Seed Production Stage

The final stages in a growing season for grasses are seed production and leaf senescence and loss.  It is characterized by the continued filling and maturation of seeds, as seen in Exhibit 20.   This stage is important for the plant to produce offspring.  After seed production, the plant undergoes senescence and remobilizes nutrients including nitrogen, phosphorus, and potassium to belowground storage organs.  Eventually leaves are dropped and biomass is lost to the soil surface.  During this stage, perennial grasses may be grazed without detriment to the plant, but forage quality is quite poor.  Post seed production, and later yet after a killing frost, represents an ideal time for harvesting of perennial grasses in expanding biomass energy systems because biomass yields are highest and nutrient levels are lowest at this time.  By allowing plants to recycle their nutrients, less fertilization will be required to maximize subsequent biomass yields.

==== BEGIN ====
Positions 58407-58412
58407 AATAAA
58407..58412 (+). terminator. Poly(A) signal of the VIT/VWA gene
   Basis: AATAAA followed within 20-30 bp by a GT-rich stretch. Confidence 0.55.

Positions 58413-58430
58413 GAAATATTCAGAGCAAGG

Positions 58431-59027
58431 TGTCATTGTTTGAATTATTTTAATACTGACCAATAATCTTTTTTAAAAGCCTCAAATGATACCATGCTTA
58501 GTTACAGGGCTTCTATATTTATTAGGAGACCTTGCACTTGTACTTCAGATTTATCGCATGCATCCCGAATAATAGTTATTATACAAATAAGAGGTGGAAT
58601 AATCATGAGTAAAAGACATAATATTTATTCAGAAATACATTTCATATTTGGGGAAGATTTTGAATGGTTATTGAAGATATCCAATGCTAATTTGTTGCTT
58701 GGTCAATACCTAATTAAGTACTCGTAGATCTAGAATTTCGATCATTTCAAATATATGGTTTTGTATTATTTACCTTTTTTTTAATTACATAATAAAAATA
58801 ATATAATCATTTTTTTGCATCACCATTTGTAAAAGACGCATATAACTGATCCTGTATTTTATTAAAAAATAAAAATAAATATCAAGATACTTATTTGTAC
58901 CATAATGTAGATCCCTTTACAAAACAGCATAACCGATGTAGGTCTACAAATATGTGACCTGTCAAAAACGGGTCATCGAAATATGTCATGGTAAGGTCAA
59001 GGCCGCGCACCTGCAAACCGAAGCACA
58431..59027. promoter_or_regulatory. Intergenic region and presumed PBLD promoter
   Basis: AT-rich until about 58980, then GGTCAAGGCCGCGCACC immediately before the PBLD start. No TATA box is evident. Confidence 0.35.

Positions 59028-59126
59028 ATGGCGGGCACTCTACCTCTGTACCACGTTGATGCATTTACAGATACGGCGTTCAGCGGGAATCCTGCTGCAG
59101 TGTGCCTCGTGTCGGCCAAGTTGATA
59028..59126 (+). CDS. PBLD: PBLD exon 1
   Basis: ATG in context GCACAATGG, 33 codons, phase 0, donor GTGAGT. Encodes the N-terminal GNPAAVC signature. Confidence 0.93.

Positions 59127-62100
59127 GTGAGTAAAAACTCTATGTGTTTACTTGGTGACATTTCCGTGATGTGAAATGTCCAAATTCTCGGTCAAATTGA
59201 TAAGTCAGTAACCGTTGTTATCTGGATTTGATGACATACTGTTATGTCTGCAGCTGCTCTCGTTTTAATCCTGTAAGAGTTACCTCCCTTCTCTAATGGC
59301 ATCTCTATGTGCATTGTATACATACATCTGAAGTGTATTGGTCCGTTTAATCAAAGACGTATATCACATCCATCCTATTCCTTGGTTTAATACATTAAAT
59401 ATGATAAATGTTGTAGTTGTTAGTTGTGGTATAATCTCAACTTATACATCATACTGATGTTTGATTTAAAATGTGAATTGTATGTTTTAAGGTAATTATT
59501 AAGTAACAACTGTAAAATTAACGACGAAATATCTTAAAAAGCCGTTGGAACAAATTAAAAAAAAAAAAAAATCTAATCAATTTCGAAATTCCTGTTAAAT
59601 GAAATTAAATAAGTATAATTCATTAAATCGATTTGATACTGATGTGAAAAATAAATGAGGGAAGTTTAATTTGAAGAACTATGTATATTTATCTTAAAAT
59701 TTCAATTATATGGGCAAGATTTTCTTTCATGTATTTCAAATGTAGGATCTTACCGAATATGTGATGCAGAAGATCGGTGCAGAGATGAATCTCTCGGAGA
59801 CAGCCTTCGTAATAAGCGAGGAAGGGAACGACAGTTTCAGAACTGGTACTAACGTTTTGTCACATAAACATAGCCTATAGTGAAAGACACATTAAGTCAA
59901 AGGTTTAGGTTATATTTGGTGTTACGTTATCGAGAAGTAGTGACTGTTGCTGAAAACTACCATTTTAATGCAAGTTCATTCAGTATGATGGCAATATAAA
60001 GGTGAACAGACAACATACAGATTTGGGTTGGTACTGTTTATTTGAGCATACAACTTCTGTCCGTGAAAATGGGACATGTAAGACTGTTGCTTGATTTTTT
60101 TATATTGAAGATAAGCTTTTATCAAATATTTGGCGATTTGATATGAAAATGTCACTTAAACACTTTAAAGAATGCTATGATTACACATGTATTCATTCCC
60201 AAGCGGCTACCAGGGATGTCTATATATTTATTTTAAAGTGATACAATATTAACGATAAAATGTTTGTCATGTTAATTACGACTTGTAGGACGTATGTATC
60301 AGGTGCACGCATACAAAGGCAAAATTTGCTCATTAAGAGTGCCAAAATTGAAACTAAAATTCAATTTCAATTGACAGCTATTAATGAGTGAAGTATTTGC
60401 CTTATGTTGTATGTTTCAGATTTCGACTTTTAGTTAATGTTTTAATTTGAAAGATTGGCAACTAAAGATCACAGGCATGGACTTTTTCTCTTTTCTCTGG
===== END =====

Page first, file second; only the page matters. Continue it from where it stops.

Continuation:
Exhibit 20.  Field of warm-season grasses ready for harvest. Photo credit: John Guretzky, University of Nebraska-Lincoln